Judge O'Malley requests modification of ruling from judicial ethics panel

Lawyer's letter seeks removal of restrictions

January 23, 2002|By Allison Klein | Allison Klein,SUN STAFF

A lawyer for Baltimore District Judge Catherine Curran O'Malley has asked a judicial ethics panel to modify an opinion that has restricted her judicial role because she's married to the mayor and is the daughter of the state attorney general.

The opinion says the possible appearance of partiality makes it improper for O'Malley to preside over cases that call for city police witnesses or involve the attorney general's office, among other things.

But O'Malley's attorney, Ralph S. Tyler, said in a letter to the Judicial Ethics Committee that "every judge in this state is entitled to [a] presumption of impartiality because that is what it means to be a judge."

Tyler also takes issue with the committee's inference that O'Malley would not step down from a specific case if she felt there was a conflict of interest.

Tyler's letter quotes a 1993 opinion by Robert M. Bell, chief judge of the Court of Appeals, who appoints the ethics committee: "[J]udges are impartial participants in the legal process, whose duty to preside when qualified is as strong as their duty to refrain from presiding when not qualified."

Bell has declined to comment on the opinion, saying he does not want to sway the committee as it considers whether to take up the matter again.

O'Malley, who was strongly encouraged to ask for the opinion when she took the bench in August, was upset when it was issued last month, and said she wants it withdrawn or amended so she can hear cases involving police witnesses.

According to the opinion, the majority of the committee agreed that O'Malley and her husband, Mayor Martin O'Malley, have a "special relationship" with the Police Department because police would protect and have protected the family when they are threatened.

Judge O'Malley also does not want to be barred from hearing all cases involving the attorney general's 300 lawyers, according to Tyler's letter, which states she does not want to preside over cases in which her father is directly involved.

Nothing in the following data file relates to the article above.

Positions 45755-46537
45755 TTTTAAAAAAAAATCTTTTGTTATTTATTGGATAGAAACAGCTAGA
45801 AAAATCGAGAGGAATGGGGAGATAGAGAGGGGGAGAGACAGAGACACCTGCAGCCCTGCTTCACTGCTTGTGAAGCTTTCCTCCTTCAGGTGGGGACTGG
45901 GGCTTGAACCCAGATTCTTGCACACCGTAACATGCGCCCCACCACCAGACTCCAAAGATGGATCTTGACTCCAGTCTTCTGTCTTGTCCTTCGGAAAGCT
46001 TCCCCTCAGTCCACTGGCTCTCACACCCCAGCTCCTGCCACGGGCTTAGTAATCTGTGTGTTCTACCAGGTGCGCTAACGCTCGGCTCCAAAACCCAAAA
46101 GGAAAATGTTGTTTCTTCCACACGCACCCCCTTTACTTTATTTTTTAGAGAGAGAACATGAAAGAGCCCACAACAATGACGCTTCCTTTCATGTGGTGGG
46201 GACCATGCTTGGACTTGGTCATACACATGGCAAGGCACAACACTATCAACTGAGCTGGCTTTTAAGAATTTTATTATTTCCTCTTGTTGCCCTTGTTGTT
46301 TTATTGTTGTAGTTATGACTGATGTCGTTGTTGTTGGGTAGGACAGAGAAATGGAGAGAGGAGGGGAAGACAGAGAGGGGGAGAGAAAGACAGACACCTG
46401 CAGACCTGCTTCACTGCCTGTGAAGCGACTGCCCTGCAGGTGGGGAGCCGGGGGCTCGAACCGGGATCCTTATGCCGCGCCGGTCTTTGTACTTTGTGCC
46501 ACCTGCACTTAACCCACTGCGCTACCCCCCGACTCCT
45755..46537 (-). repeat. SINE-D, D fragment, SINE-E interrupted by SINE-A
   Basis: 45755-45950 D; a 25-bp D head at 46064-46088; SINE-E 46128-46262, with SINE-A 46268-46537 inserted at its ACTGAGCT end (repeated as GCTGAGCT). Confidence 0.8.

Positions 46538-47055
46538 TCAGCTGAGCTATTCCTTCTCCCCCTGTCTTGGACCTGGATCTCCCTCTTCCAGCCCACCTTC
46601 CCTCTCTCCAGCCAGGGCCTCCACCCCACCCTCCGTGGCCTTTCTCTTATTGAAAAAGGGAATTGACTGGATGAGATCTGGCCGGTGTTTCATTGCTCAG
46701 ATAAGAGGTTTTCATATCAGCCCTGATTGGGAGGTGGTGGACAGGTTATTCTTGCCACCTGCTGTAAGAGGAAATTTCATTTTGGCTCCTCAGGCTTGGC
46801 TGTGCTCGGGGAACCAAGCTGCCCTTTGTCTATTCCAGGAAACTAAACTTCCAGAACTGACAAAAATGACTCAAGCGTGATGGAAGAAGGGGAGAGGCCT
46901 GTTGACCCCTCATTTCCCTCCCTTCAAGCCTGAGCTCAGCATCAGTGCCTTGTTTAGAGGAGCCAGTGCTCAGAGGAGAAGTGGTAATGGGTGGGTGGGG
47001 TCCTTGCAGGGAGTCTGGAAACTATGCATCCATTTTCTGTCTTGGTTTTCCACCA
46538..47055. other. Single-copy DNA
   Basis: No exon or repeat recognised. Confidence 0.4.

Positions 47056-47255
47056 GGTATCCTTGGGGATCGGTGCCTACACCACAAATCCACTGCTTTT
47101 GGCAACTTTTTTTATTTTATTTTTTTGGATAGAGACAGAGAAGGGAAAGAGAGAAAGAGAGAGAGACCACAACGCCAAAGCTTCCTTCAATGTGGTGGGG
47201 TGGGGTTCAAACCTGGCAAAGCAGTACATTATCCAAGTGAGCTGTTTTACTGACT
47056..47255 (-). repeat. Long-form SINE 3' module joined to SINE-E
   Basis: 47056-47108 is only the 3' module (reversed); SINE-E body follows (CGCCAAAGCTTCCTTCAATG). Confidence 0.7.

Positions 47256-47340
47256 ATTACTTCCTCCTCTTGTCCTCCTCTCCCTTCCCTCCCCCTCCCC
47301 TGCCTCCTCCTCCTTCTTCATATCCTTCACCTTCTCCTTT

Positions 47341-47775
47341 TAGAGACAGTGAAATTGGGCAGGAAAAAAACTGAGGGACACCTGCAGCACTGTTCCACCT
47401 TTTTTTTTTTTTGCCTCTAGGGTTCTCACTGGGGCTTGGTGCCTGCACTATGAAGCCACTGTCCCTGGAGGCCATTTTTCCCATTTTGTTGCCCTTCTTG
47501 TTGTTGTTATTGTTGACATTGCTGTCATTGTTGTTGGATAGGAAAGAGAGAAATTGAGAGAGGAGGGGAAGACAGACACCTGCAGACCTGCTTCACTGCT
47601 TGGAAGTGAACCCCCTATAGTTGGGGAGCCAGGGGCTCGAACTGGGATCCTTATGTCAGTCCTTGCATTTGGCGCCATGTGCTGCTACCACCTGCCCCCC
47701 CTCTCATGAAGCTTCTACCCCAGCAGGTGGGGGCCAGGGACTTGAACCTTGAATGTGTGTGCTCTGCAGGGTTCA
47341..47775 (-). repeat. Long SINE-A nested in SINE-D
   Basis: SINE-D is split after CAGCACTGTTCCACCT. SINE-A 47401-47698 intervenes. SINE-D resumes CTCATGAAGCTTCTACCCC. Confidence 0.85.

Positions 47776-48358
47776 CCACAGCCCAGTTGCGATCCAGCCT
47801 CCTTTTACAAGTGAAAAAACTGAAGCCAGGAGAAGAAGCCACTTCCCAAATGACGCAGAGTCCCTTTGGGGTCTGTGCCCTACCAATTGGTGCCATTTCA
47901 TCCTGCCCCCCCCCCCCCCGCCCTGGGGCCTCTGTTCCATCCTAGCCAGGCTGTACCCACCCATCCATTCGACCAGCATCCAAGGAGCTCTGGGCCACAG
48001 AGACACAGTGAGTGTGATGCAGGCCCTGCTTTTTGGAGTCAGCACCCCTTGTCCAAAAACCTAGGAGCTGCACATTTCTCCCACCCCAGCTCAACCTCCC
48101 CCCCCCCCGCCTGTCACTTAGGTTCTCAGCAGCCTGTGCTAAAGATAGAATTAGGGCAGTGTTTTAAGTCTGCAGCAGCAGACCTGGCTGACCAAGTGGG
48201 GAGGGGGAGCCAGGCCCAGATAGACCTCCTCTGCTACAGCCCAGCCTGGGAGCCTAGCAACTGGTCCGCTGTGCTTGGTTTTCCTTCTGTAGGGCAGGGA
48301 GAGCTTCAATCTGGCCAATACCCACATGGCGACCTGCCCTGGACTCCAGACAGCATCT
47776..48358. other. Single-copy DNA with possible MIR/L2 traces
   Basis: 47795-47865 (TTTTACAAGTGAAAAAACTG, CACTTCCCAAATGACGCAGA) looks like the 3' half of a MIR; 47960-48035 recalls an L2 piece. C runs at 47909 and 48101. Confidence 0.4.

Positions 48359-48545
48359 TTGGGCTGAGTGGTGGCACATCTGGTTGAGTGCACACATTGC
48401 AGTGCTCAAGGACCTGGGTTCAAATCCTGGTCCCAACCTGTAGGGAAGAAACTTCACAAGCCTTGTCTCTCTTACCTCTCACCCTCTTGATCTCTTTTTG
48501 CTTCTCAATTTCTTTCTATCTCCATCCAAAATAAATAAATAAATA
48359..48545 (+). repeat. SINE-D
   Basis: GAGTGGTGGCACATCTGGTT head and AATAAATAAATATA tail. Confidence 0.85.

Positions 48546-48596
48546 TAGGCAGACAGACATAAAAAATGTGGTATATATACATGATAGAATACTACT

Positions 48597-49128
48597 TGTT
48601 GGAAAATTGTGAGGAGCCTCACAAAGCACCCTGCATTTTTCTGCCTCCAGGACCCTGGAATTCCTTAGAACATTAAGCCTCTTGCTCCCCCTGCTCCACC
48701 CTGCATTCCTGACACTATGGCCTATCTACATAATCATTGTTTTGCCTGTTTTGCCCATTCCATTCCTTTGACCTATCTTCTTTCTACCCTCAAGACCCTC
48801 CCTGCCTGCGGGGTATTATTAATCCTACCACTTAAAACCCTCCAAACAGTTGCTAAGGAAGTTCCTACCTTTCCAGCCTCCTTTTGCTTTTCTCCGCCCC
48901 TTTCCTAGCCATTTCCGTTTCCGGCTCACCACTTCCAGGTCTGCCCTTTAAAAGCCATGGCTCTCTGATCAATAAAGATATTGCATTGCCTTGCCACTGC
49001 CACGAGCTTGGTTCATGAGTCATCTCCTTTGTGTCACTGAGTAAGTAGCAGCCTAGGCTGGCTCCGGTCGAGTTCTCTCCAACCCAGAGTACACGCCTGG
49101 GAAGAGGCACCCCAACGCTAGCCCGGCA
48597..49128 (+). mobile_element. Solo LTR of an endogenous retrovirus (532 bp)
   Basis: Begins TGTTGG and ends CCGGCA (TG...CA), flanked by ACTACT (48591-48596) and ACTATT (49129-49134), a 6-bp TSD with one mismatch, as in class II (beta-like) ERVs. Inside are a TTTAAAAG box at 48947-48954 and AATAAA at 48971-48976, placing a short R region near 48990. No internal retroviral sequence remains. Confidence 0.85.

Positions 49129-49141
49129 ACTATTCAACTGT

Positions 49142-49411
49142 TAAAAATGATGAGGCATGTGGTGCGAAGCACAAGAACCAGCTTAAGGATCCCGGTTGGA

O'Malley hired Tyler, a former deputy attorney general who served under her father, Attorney General J. Joseph Curran Jr., to help her persuade the committee to revise its opinion.

The request is addressed to the nine-member Judicial Ethics Committee and its chairwoman, District Judge Charlotte M. Cooksey.

Cooksey, who could not be reached for comment yesterday, said last week she remembers revising only one opinion in her 17 years on the panel, and cautioned that the panel might not review the matter. But she said she would consider any letter of request sent to her on behalf of O'Malley.

O'Malley, a former Baltimore County prosecutor who wants to hear civil and criminal matters that are now largely off-limits because of the panel's opinion, said she wants to appear before the ethics committee, a request she was previously denied.

But in yesterday's request, Tyler writes that he appeared before the committee in 1996 to ask the members to reconsider whether it is ethical for judges to help indigent parties secure lawyers in certain cases. After Tyler and others spoke to the committee, it revised its opinion and withdrew the previous one, Tyler's letter states.

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